There were signs of a reenactment of the Michigan State game, but Penn State was able to tune up and fix its error problem.
After five early errors before the ten-point mark, the Nittany Lions remained error-free for the rest of the first set and rode a consistent front plus a strong service performance for a 25-15 first set.
“You also know that when you're at home, you'd like to think your kids are always going to have a little advantage of serving, having a little more comfort and serving and passing and, you know, I thought we did a better job to get the ball,” Russ Rose said.
The first two sets also saw Rutgers commit about twice the amount of errors when compared to Penn State, hampering its chances against a top-ranked program in the Nittany Lions.
Another facet Penn State cleaned up was the service game. Although the Nittany Lions were still plagued by the occasional service errors, they do have a couple of aces to show for.
The biggest improvement is in the overall consistency of serving, with the team being able to string together runs of points unlike the Michigan State game, where both teams exchanged services frequently.
The Nittany Lions also found their stride in the hitting game with a collective hitting percentage of .315. Two of their kills leaders in Serena Gray and Kaitlyn Hord both hit over .500 with eight and seven kills respectively. Jonni Parker led the team with 12 kills, while Allyson Cathey chipped in with seven kills of her own.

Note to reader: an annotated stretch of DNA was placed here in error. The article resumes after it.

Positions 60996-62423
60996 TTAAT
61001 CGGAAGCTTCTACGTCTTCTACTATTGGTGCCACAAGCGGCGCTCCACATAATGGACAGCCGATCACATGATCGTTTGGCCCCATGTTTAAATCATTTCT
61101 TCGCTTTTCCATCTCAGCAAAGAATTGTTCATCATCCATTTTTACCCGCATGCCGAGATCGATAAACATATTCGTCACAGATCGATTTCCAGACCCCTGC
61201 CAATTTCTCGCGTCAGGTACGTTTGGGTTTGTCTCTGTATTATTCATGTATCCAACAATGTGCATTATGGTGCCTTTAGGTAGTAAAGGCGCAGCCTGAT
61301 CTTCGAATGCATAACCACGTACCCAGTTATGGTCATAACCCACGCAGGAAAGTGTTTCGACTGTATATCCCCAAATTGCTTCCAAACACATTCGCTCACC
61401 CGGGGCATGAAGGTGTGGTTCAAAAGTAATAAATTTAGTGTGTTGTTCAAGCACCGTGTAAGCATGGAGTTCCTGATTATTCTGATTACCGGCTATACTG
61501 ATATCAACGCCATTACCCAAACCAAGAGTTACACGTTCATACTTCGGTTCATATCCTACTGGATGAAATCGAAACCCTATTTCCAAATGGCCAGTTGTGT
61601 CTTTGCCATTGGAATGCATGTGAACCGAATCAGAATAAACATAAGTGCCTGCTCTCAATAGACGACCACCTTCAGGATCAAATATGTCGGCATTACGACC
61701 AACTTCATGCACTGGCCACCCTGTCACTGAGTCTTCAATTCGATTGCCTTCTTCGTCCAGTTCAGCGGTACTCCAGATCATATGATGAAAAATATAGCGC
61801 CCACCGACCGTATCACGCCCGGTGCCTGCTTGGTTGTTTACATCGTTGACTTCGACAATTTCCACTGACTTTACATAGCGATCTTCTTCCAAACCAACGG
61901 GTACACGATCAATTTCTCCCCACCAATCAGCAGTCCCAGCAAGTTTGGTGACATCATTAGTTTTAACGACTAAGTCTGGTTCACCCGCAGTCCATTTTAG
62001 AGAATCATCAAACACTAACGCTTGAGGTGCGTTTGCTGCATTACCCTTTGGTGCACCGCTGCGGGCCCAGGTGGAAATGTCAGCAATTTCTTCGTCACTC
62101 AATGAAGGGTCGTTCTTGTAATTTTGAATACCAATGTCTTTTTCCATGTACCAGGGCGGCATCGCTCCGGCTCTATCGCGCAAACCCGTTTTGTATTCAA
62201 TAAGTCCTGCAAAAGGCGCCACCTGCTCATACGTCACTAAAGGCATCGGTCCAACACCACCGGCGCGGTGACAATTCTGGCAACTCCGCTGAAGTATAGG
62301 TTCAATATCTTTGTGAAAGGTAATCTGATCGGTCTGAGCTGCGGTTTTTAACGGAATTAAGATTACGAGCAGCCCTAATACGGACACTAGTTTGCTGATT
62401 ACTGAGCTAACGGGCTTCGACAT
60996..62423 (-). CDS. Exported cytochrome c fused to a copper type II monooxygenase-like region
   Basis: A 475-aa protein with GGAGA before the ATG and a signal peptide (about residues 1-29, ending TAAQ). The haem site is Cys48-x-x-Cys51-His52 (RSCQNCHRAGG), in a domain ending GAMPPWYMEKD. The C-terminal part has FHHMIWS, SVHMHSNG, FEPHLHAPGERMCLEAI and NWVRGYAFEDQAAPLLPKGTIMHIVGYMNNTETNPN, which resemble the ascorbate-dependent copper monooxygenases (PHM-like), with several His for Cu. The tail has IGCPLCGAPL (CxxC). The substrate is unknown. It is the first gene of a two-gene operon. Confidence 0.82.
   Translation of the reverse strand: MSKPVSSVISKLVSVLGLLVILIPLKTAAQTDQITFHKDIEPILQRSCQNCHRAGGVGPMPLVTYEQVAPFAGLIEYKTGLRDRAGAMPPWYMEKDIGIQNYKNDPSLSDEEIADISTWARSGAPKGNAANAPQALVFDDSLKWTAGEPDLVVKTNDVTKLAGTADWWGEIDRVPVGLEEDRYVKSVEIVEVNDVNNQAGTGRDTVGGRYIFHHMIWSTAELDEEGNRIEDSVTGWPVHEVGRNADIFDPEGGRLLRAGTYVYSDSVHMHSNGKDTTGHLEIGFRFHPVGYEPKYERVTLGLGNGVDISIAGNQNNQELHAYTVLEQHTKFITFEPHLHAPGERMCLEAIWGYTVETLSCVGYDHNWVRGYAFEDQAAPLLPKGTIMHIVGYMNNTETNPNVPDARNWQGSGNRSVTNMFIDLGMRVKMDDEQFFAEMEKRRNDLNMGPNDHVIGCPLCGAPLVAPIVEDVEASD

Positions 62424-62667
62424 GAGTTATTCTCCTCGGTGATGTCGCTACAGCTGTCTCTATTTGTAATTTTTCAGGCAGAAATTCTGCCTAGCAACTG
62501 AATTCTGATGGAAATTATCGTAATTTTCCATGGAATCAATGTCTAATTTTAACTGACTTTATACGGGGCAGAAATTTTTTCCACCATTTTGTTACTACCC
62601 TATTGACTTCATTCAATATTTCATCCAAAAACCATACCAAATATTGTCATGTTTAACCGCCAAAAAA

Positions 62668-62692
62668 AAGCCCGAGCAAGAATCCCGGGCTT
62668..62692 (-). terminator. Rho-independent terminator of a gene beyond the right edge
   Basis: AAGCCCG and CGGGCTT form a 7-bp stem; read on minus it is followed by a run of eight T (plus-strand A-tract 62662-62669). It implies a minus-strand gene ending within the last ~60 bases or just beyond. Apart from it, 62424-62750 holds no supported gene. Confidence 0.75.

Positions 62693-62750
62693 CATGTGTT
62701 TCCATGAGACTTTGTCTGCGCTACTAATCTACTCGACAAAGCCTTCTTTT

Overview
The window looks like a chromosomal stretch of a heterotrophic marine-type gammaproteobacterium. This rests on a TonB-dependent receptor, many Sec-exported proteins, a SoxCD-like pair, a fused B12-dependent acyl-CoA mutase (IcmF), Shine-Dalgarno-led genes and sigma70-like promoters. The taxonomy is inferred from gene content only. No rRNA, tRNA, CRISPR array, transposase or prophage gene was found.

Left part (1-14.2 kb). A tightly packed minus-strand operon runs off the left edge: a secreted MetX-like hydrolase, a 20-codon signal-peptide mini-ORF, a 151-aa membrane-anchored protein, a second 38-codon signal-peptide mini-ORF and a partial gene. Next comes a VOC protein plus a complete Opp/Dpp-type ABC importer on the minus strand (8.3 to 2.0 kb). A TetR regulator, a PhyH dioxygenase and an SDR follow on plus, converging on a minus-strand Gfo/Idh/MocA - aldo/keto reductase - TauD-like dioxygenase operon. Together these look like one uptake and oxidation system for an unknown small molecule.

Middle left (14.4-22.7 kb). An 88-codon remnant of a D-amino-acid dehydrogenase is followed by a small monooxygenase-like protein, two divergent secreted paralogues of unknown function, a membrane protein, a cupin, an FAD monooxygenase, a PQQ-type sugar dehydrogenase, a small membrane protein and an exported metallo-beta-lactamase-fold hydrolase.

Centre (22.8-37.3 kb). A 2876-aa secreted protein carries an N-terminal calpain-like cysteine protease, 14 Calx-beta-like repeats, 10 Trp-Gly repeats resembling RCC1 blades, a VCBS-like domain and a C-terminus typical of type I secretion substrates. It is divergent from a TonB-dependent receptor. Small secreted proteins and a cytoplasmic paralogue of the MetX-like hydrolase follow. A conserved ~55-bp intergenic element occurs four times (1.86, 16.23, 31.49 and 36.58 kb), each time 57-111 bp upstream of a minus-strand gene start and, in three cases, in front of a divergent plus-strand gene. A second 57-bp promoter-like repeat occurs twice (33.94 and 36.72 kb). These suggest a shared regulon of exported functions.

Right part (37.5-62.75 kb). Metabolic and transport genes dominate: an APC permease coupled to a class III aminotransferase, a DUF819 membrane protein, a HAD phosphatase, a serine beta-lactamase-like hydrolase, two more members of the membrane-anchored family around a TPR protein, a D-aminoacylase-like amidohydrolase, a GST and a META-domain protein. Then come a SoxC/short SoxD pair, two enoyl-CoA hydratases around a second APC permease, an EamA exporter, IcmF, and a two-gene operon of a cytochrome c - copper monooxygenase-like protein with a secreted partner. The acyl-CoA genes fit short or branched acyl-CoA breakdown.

Penn State was also able to conjure up eight blocks against Rutgers’ five, naturally helping Penn State’s cause.
“I think our biggest goal is to pass the ball, so we can run the middles,” Allyson Cathey said. “When we run on and we're in a system like that opens up stuff for the outside. So when our whole offense is good as a whole, we’re good as a team.”
Perhaps the best of the positives in a sweep like this was to see the diversity of the team showing up. Macall Peed, Lauren Clark and Emily Oerther all played prominently in the second set, with Rose the most impressed by Oerther’s performance.
“I thought Emily [Oerther] you know, I thought the setter did a nice job and she puts up a good block,” Rose said. “And you know, I wish she was a little more vocal. But she's certainly way more physical than Gabby and I think that's something that we have to use at some point in time.”
Looking forward to the matchup in Wisconsin, Rose believes the team still needs tuning up.
“We'll have to clean some things up and, you know, that's part of sports is seeing how players are going to handle the different situations,” Rose said.